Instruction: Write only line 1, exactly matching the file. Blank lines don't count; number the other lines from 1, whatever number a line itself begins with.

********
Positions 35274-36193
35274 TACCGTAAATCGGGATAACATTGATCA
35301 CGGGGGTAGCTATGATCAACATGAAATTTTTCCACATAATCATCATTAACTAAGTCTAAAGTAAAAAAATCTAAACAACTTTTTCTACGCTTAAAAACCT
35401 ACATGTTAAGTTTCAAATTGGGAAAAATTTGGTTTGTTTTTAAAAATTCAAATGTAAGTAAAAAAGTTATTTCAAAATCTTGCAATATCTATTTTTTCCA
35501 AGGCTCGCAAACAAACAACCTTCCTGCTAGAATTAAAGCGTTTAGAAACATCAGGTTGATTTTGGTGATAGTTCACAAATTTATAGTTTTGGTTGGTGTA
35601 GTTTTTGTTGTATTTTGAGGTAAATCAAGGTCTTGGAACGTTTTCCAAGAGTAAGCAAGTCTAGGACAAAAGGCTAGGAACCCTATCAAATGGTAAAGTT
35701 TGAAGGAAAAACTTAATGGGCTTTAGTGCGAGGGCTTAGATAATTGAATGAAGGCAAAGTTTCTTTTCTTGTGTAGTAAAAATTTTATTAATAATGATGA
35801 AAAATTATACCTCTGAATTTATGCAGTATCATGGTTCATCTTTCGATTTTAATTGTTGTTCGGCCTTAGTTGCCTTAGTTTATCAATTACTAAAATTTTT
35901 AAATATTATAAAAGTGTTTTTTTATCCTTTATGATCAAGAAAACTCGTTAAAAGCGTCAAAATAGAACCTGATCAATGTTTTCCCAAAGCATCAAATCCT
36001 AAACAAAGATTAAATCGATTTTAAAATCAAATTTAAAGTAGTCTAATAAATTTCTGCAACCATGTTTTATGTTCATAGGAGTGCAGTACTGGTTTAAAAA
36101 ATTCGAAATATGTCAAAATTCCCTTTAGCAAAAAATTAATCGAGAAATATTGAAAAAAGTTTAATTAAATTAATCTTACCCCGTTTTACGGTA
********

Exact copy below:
Positions 35274-36193